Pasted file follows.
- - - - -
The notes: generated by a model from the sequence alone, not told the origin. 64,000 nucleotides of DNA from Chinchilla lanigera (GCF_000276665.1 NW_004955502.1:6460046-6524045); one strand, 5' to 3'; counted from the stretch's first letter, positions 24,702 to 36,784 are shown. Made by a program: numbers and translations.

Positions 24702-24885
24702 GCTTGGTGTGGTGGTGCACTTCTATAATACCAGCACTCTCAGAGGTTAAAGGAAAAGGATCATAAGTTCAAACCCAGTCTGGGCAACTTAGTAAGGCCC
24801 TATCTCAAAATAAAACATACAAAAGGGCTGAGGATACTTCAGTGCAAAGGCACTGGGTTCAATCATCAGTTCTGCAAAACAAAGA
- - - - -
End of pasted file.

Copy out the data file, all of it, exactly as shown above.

The notes: generated by a model from the sequence alone, not told the origin. 64,000 nucleotides of DNA from Chinchilla lanigera (GCF_000276665.1 NW_004955502.1:6460046-6524045); one strand, 5' to 3'; counted from the stretch's first letter, positions 24,702 to 36,784 are shown. Made by a program: numbers and translations.

Positions 24702-24885
24702 GCTTGGTGTGGTGGTGCACTTCTATAATACCAGCACTCTCAGAGGTTAAAGGAAAAGGATCATAAGTTCAAACCCAGTCTGGGCAACTTAGTAAGGCCC
24801 TATCTCAAAATAAAACATACAAAAGGGCTGAGGATACTTCAGTGCAAAGGCACTGGGTTCAATCATCAGTTCTGCAAAACAAAGA